I went to a college where the occasional classmate was a Stuyvesant alum. It was so impressive, and strangely uplifting, hearing from them their high school experience at this legendary school. Similarly, other classmates were graduates of Bronx High School of Science and that too was equally eye-opening learning about their education prior to college.

    About a year ago I randomly came across an article titled "The Left Ruins Everything It Touches" written by someone named Dennis Prager. The title shocked, offended, and angered me. But I read it.

    In the intervening time I've reluctantly come to realize that he is exactly right.

    A perfect case in point is what is happening now to Stuyvesant High.

    I'm so sorry. It's probably hopeless. You have already lost, Mr. Weinstein. It's over.

    As you say, Stuyvesant High School will disappear in everything but name.

    Again, I'm so sorry.

  231. Like Mr. Weinstein, I attended Stuyvesant. Unlike Mr. Weinstein, I believe that the specialized high school test has long since outlived its usefulness. As was the case with the SAT, the original intentions behind this test were good. A test based on innate aptitude was certainly a fairer basis for admission than the highly subjective admission methods that elite colleges and universities used for decades to avoid admitting students whose racial, socioeconomic or religious characteristics were undesirable.

    However, anyone with an understanding of "how the world works" in 2018 knows full well that - like the SAT - the specialized high school test has long since ceased to measure aptitude. Instead, it has turned into a test of who has the most resources (in terms of money, time and emotional investment) to devote to test prep. I am talking about weekly classes that start before elementary school, years of one-on-one private tutoring, organized mock exam sessions, etc. This has made a mockery of any notion that the specialized high schools are purely meritocratic institutions. In addition, the idea that the test has any connection to a student's ability to "do the work" at these schools is absurd.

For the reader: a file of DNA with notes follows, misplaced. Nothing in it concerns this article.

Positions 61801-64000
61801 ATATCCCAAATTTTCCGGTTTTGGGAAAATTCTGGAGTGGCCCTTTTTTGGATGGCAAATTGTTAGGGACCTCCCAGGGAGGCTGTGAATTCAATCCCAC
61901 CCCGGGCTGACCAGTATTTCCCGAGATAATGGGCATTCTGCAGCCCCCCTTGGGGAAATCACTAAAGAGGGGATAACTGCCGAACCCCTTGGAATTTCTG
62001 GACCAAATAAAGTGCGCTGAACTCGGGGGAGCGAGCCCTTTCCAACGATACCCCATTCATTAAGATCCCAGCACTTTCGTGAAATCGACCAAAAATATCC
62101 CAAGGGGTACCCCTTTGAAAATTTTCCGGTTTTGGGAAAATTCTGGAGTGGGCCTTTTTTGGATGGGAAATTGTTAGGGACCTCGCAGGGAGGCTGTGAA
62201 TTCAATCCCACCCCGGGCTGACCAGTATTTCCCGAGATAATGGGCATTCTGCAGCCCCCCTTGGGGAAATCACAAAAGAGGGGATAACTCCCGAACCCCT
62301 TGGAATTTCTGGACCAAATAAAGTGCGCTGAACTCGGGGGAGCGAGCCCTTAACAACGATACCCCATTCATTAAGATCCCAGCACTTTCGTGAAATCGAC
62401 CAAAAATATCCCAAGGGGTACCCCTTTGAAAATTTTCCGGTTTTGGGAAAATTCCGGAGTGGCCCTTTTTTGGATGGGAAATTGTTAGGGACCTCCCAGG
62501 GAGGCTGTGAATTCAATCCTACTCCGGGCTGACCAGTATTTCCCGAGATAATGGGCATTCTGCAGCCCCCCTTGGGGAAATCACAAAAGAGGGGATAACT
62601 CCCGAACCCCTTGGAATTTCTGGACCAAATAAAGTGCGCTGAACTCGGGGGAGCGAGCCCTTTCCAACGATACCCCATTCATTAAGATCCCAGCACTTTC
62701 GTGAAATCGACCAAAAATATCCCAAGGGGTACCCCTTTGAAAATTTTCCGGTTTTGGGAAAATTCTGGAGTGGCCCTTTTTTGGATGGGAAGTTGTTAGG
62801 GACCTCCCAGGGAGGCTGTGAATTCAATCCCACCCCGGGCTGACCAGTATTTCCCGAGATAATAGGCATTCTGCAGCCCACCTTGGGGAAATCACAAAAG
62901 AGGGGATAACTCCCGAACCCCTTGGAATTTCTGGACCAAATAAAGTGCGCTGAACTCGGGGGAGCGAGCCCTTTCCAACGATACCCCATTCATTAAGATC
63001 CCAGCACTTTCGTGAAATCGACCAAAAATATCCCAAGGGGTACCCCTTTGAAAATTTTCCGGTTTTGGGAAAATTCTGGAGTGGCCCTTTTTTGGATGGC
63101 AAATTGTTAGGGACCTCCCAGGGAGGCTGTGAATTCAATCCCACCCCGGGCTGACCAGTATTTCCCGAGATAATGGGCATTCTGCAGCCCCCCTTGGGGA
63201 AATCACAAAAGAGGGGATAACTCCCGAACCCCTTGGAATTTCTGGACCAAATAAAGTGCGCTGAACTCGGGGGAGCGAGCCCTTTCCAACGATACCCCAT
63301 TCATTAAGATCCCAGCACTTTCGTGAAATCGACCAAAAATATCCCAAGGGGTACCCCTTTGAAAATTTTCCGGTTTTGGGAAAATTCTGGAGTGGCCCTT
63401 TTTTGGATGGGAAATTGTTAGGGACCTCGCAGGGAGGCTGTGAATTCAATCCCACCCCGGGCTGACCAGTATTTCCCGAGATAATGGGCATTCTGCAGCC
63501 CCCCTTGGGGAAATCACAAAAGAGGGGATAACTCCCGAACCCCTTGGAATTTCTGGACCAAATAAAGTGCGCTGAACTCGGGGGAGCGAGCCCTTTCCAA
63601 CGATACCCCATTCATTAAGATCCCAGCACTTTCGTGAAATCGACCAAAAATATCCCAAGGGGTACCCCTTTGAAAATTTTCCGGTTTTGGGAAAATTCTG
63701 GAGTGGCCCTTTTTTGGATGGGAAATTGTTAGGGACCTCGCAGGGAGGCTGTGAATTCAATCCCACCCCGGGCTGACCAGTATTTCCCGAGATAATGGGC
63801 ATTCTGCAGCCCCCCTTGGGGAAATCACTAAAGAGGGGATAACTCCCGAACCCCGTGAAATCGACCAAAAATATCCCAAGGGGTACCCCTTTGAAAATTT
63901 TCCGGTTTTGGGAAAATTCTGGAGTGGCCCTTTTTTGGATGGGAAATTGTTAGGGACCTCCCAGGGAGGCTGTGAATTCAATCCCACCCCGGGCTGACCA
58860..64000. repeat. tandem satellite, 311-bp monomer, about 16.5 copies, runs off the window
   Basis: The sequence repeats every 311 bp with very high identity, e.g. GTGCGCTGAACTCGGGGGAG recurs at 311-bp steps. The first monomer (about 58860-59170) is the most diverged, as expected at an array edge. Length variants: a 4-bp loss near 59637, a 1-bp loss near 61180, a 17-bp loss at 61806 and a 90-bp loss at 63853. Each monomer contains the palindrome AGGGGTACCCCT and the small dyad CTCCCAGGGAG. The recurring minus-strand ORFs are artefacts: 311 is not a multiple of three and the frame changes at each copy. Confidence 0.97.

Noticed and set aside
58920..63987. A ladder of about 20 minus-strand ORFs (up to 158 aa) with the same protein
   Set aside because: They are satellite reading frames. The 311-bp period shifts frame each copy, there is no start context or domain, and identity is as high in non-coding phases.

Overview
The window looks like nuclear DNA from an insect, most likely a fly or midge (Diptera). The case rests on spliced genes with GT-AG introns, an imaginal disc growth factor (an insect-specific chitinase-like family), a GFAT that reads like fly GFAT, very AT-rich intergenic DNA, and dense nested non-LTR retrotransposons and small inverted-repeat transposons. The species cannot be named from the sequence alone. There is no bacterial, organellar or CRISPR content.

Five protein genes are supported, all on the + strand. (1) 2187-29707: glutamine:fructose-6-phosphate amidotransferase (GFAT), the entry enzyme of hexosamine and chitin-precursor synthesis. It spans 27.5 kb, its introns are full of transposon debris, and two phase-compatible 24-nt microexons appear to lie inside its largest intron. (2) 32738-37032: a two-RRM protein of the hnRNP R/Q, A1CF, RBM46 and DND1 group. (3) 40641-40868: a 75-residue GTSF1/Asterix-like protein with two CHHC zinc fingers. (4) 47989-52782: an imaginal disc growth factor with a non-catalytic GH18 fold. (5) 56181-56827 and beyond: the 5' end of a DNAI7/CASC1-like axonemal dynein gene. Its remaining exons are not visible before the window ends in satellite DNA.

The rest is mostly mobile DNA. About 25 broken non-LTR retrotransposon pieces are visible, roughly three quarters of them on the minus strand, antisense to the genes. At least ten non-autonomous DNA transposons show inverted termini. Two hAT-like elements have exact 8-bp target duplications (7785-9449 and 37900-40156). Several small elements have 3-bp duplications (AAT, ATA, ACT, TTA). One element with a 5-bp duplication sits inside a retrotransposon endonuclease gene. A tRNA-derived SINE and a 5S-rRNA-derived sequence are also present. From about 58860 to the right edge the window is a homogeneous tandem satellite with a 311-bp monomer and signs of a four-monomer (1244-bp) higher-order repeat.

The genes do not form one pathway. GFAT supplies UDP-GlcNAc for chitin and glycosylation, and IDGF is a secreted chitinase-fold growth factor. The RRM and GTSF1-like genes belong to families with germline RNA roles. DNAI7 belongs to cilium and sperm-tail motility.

I'm not sure what should replace the specialized high school test, and Mayor De Blasio's proposal does not strike me as a viable solution. What I am sure of, however, is that pretending that the status quo is worth defending is neither realistic nor productive to the debate

  232. opening up seats to the kids who just miss the cut off score is not going to be an issue: while my son got in, I know a number of his friends who went through the same grueling multi year prep class and did not get in. Any one of them would have been a successful Stuy student. It's just that there not enough seats for all the qualified kids so the bar ends up being set artificially high.
    however, admitting kids based on their rank in middle school is problematic because so many of our middle schools are really not very good.